Homemade Strawberry Jam


  • 8 cups strawberries (rinsed, hulled, and mashed)
  • 3 cups sugar
  • Zest from 2 lemons
  • ¼ cup lemon juice


  1. Wash jars and bands in hot soapy water. Place canning lids in a sauce pan, cover with water, and heat on medium low heat. Fill water bath canner with water and put on medium heat.
  2. Mash berries with a potato masher, blender, or immersion blender to desired consistency. I prefer mine chunky, but my husband likes it more pureed.
  3. Place berries, sugar, lemon juice, and lemon zest into large pot. Stir until well combined. Bring berries to a boil. Stir frequently to keep sugar from scorching.
  4. Simmer on a low boil for 10 minutes.You can test the set of the jam by the sheeting test. Place a metal spoon in the freezer when you begin making your jam.
  5. After the 10 minutes of boiling, use the chilled metal spoon to ladle out a spoonful of jam. Hold the spoon and watch the way the jam drips off of the spoon. If its little individual drops, jam is not set, if it’s big goops, it’s almost there. If it comes off the spoon in a sheet or doesn’t really drop off at all, then jam is set, yank that baby off the heat. Jam will continue thicken up, or set in canning lingo, as it cools.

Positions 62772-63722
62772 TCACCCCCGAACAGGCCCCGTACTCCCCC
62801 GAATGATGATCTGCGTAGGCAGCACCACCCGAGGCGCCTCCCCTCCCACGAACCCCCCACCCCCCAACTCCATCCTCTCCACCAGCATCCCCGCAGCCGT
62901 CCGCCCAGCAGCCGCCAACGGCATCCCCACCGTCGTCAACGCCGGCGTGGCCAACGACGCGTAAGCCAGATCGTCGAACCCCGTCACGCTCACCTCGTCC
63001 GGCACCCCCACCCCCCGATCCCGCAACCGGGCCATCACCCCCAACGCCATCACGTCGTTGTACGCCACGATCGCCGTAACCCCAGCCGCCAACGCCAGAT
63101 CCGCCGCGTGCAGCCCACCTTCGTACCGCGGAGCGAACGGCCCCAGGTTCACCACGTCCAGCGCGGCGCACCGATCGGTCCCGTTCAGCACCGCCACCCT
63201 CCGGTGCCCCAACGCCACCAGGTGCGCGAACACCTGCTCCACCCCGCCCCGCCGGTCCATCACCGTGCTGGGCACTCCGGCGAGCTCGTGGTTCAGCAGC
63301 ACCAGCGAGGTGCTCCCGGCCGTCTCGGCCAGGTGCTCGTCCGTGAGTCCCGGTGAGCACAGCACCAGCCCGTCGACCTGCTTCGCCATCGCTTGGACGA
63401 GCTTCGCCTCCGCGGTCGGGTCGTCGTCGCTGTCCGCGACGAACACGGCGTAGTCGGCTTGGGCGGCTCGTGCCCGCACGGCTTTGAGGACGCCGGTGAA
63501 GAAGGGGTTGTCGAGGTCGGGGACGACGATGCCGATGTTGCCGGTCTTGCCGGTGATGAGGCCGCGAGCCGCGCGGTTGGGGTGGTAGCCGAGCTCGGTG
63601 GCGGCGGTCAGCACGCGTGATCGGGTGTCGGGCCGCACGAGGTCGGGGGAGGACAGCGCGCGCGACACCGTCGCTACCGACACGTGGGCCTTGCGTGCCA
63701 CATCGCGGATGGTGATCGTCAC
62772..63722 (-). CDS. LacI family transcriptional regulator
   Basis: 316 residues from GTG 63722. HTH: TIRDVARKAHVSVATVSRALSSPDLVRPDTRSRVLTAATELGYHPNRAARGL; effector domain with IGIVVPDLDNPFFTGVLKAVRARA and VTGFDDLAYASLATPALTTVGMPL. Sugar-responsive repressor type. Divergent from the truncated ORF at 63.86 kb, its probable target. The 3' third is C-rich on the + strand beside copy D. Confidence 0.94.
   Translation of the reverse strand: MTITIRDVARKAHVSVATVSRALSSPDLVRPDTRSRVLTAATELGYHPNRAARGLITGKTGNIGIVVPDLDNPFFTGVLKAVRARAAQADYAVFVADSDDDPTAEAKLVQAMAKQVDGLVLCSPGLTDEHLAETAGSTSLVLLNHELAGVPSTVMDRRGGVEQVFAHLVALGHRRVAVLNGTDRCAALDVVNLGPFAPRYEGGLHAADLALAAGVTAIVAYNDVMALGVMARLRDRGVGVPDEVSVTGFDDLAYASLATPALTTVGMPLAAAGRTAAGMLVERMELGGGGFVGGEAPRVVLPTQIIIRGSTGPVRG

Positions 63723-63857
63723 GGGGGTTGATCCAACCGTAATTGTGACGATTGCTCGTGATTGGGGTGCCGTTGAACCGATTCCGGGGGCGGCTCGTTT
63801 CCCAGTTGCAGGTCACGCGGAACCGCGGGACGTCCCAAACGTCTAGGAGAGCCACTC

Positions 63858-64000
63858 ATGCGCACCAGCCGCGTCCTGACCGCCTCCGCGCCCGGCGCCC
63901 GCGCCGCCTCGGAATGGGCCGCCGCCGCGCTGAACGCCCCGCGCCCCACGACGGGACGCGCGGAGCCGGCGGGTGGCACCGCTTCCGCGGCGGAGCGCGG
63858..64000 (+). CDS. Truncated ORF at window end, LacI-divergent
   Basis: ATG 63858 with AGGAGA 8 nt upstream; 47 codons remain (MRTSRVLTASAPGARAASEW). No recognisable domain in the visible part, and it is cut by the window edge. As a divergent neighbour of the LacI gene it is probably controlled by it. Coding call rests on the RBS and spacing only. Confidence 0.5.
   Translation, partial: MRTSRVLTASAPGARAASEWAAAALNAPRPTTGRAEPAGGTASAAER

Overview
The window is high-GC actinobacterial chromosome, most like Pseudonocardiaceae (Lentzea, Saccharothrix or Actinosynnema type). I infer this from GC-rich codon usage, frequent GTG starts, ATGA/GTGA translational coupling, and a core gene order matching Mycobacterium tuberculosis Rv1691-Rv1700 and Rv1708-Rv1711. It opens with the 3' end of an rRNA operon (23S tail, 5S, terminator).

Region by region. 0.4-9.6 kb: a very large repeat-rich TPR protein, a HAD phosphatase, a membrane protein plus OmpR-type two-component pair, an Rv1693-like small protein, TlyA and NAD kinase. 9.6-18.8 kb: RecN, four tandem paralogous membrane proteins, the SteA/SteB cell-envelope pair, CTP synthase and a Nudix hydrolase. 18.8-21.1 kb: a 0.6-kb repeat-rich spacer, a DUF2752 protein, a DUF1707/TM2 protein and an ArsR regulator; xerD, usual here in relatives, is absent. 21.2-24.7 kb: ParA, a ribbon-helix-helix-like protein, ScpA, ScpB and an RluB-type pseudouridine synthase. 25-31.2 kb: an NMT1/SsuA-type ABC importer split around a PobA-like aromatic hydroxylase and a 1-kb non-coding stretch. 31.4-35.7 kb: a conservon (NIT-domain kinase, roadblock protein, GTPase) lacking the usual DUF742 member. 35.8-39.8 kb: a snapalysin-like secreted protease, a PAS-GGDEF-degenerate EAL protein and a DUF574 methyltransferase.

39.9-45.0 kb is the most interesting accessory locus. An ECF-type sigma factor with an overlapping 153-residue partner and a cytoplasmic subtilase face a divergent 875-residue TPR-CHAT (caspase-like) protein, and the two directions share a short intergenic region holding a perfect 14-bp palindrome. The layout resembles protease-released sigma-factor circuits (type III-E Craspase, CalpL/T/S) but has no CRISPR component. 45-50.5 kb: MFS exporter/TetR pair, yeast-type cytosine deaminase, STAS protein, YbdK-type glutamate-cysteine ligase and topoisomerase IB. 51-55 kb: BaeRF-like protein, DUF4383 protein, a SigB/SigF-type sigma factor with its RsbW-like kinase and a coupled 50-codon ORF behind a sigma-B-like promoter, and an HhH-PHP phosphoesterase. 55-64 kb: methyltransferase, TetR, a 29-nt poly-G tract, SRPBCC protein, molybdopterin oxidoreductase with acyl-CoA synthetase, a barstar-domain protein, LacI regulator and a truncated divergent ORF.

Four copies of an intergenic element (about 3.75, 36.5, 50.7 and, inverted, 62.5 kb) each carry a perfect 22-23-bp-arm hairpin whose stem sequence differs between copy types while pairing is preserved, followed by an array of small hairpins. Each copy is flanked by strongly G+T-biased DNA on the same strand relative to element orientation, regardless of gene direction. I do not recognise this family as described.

6. Place jars on a dish towel. Fill jars with a ¼ inch from the top with jam. A canning funnel will be your best friend during this part. With a clean damp towel, wipe down rim of jar. Place lids on, then bands, and screw down to finger tight.
  7. Immerse jars in water bath canner inside the canning rack, making sure water covers the tops of the jars by 1 to 2 inches. Once water is boiling, set timer for 10 minutes and allow jars to process.
  8. When time is up, turn off heat. After 5 minutes remove jars from canner. Place on a towel folded in thirds in a draft free area. Allow to cool and set overnight or for at least 12 hours. Check seals. If the center of the lid gives, then store in the fridge and eat soon.
  9. If jars are sealed, wipe down with a damp cloth and store in the pantry out of the light for up to a year.

Recipe by Melissa K. Norris